Home' Asia Pacific Defence Reporter : APDR November 2010 Contents 28 | Asia Pacific Defence Reporter
28 | Asia Pacific Defence Reporter
28 | Asia Pacific Defence Reporter
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Leading the way in the supply of
military trailers and tankers
rogress on the project is so slow that it demonstrates a failure
mode and the fact that by the time products of this acquisition
are fielded and are functioning as required, the retirement
of the current fleet will be well in progress. The need for an
overarching requirement is undeniable, but the extension
of that requirement into a series of interlocking phases under a single
contract and a single contractor is highly questionable. The introduction
of an Integrated Project Team, or Teams, comprising Defence and Industry
is considered more likely to result in a successful project. Defence
desperately needs to break out of the destructive situations of failed
contract performance as evidenced by HF Mod., Vigilaire and AEW&C, all
undertaken by a single (and the same) contractor.
THE ARMY’S CURRENT AFV FLEET
The present fleet is understood to comprise: 41 M1A1 Abrams MBTs and
seven M88A2 Hercules M1A1 Repair and Recovery Vehicles; 350 M113AS3/
AS4 tracked Armoured Personnel Carriers (APCs); 257 8x8 wheeled ASLAV-
25 Light Armoured Vehicles; and 697 4x4 wheeled Bushmaster Infantry
Mobility Vehicles (IMVs) for a total of 1352 vehicles, a number of which
undoubtedly will be in the attrition category.
According to US files, 18 M1A1s were delivered to Australia in September
2006 and the balance of 41 delivered in March 2007.
7 M88A2 – Hercules Repair and Recovery vehicles were delivered in May
The bulk of the fleet is located in Darwin.
The following points are noteworthy about this MBT.
M1A1 is fitted with a 1st Gen FLIR, with later production M1A1 vehicles
fitted with a 2nd generation FLIR and also M1A2s through the System
Enhancement Program (SEP). The SEP also addresses other fire control
features. M1A1/A2 have a mass of 69.5t, a “stump jumper” ground
clearance of just 480mm and a modest footprint of 15.4 psi. These
figures point nicely to the fact that this tank was really designed for
desert and savannah warfare and not warfare in jungle or hilly and rocky
terrain. Operation in littoral warfare and urban warfare environments
may also be limited due to the overall size of the vehicle and size limiting
transport requirements by sea, land and air. Buying 7 Hercules vehicles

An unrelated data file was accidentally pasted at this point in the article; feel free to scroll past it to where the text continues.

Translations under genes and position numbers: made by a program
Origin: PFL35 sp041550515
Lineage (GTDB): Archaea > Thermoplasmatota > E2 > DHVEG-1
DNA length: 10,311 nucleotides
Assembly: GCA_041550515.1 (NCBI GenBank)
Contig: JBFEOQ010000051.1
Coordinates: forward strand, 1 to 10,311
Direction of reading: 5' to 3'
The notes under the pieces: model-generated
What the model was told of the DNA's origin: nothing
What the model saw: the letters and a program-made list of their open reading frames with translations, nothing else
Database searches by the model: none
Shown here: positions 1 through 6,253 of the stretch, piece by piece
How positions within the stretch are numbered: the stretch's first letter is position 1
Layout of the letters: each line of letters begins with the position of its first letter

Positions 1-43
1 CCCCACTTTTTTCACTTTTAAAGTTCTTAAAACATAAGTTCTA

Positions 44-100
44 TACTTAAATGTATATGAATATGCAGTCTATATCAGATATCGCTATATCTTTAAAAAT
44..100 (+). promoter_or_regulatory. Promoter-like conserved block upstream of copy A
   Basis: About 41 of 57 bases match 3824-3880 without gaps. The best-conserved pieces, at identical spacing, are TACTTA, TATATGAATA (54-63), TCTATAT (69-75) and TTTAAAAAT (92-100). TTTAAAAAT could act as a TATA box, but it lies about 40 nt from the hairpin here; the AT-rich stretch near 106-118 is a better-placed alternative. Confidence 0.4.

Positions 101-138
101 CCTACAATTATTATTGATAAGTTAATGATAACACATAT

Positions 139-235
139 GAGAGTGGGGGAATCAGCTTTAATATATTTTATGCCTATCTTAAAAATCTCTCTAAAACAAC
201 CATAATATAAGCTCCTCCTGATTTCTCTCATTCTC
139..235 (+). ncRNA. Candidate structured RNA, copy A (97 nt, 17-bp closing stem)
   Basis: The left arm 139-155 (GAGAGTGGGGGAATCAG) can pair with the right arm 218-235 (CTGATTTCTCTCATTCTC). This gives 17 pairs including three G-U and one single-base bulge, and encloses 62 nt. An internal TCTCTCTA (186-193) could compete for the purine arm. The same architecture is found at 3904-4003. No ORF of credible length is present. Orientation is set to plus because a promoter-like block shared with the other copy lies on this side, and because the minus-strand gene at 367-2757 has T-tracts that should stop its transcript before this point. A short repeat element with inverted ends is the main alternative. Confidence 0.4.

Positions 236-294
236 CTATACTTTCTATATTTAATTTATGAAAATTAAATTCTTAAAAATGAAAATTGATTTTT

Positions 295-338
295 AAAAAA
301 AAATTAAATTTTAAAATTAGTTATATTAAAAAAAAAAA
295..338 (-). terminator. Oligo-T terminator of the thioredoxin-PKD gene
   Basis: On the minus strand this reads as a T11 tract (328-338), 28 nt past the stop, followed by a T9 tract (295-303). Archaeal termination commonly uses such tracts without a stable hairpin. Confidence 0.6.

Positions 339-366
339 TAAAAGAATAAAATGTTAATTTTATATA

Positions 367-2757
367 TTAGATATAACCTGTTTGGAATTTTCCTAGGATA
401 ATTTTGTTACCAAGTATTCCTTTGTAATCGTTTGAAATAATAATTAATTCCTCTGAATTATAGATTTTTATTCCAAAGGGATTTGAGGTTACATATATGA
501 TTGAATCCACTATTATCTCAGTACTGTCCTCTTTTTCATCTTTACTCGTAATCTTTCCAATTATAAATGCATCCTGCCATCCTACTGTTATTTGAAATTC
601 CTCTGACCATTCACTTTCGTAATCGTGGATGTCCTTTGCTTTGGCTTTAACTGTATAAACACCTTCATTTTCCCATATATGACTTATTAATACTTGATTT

was very sensible. Notable is the fact that the Army has modified the
Abrams to run on diesel fuel rather than AVTUR to reduce fire risk.
The logic of replacing the Abrams will be difficult to argue, unless the
ADF selects a smaller, higher mobility, transportable MBT that has the
required firepower, but is capable of operating in typical topographical
conditions north of Australia.
LAND 106 M113 UPGRADE
completed in 2004, addressed development, the manufacture,
testing and evaluation of two demonstration vehicles.
was for the Design, construction and testing of a total of 14
initial production vehicles (IPV ), including four APCs, two AFVs, and
two ARVLs and their extensive evaluation completed before entering
Stage 3. One ALVIPV was scheduled for testing to commence in 2009.
is for the modification of 417 vehicles of defined variants, to
their Production standard, and numbers of them. Logistic support
requirements of the modified vehicles are also included in this Stage.
This Stage is still in being, with delivery of the initial capability of sixteen
upgraded vehicles (14 APCs, one AF and one ARVL) to the 1st Brigade in
Darwin completed in December 2007 and steady state production being
The M113 is a smallish, highly mobile, tracked, vehicle capable of
travelling on road, across country over rough terrain, and in jungle
environments. It also has a limited amphibious capability. The M113 was
introduced into Australian service in 1964 and was operated in Vietnam,
Rwanda and East Timor.
Although its replacement was touted on several occasions, the Army has
persisted with the vehicle and it has been extensively modified in Australia
to meet changing roles through extensive modification and rebuilds to
extend its LOT.
As originally built, the aluminium alloy hulled M113A1 had a mass of
Abrams M1A1 Tanks with M113AS4 Armoured Personnel Carriers
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